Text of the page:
Injection Molding: What it is and What it does


Not every manufacturing operation is about size and scale. Consider injection molding one of the most important facets of modern manufacturing, it is also one of the simplest and most effective ways to improve your product’s overall presentation, durability, and in some cases, even its function.

What is Injection Molding?

Injection molding is a manufacturing process in which molten plastic is forced into a mold cavity. The molten plastic is then allowed to cool and harden. As the plastic cools, it shrinks as it solidifies. This shrinkage causes the mold to close and forces the finished part out of the mold.

The process of injection molding has been around since the 19th century, but today it is widely used for making many different types of products from small items like buttons to large components used in vehicles or machinery. Injection molding allows manufacturers to create complex parts with multiple cavities that would be difficult or impossible to create using other processes. It also results in high-quality parts that are sturdy and resistant to deformation over time.

How Does Injection Molding Work?

Injection Molding is a manufacturing process used to produce a wide variety of products. It is a complex process that involves many steps, but it can be broken down into five basic steps:


Pressurize the molten plastic and force it into a mold cavity. This requires high temperatures and pressure, which must be carefully controlled.


The molten plastic must remain in the mold long enough to cool and solidify before being ejected. The length of time required depends on the material and its characteristics. For example, some plastics may need only 3 seconds to cool while others may require 10 minutes or more. The holding step also allows any excess material to flow back into the barrel for recycling or disposal.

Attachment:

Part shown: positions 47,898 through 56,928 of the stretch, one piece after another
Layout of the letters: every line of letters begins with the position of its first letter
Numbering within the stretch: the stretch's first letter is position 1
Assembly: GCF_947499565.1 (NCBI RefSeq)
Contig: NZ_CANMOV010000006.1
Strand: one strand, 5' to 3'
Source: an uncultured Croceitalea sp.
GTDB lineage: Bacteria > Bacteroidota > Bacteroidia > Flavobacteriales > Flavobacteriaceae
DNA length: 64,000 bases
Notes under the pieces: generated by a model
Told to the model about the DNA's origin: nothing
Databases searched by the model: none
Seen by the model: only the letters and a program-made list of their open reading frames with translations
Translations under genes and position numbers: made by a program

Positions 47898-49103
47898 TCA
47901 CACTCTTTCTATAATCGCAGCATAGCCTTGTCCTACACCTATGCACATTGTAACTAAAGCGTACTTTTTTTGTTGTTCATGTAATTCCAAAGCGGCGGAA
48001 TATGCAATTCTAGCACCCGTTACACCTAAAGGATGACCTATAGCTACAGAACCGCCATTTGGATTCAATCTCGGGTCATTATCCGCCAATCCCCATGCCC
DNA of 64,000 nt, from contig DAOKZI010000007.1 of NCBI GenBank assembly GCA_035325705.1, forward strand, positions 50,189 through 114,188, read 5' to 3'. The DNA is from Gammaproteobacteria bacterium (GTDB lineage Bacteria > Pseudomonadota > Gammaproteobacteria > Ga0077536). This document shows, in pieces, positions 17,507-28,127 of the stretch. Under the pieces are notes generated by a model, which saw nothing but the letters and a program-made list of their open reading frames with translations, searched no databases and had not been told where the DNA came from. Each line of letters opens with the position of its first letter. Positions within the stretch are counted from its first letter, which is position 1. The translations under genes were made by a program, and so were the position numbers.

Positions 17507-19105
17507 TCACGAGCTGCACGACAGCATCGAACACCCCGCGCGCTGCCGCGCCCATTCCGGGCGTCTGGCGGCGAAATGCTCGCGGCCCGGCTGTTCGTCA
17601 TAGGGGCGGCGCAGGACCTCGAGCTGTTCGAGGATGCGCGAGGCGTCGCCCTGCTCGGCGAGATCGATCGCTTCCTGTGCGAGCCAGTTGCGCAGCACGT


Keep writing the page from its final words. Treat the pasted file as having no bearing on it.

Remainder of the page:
The cooling process depends on many factors such as material, shape of part and time needed for solidification. Cold water is often used for cooling, although hot air can also be used for large parts that require extra heat removal time (ejection time). A combination of both cold water and hot air can also be used depending on part size and complexity. Once cooled, ejection can begin immediately or after a short waiting period depending on part size and material.



The ejection process is often done manually, but it can also be done with a machine or automated system. Manual ejection involves placing a steel rod into a hole on the part and tapping on it with a hammer to break off any remaining material. This method is typically used for small parts such as jewelry and medallions and requires about less than 1 minutes for each piece.

Where does Injection Molding Get Used?

A huge number of consumer products are made with injection molding. Here are just a few:

  • Plastic bottles and containers
  • Cups, plates, bowls, and utensils
  • Lawn furniture and patio furniture
  • Plastic toys and games
  • Furniture parts and components (chairs, desks)
  • Garden hoses and watering wands
  • Electronics enclosures

What Benefits does Injection Molding Offer?

This manufacturing method offers several benefits over other methods of creating plastic parts, including. Low cost Injection molding machines are relatively inexpensive compared to other machines used for plastic production. They also require less maintenance than other machinery and don’t require skilled labor for operation or maintenance.

High quality Injection molded parts are generally stronger, more durable and more precise than other forms of manufactured plastics because they’re produced under high temperatures and pressures that ensure precision fitting with no gaps or leaks between parts. This makes them ideal for applications where strength or durability is important such as automotive parts or appliances while still maintaining aesthetics through precise detailing.


No matter what your personal beliefs, injection molding benefits businesses by being a quicker and more cost-effective method of casting parts. As such, many manufacturers both large and small use injection molding to produce a wide variety of different parts. In the end, if you need parts cast for your business, you’ll certainly want to learn everything you can about injection molding before deciding on an approach for producing your cast parts.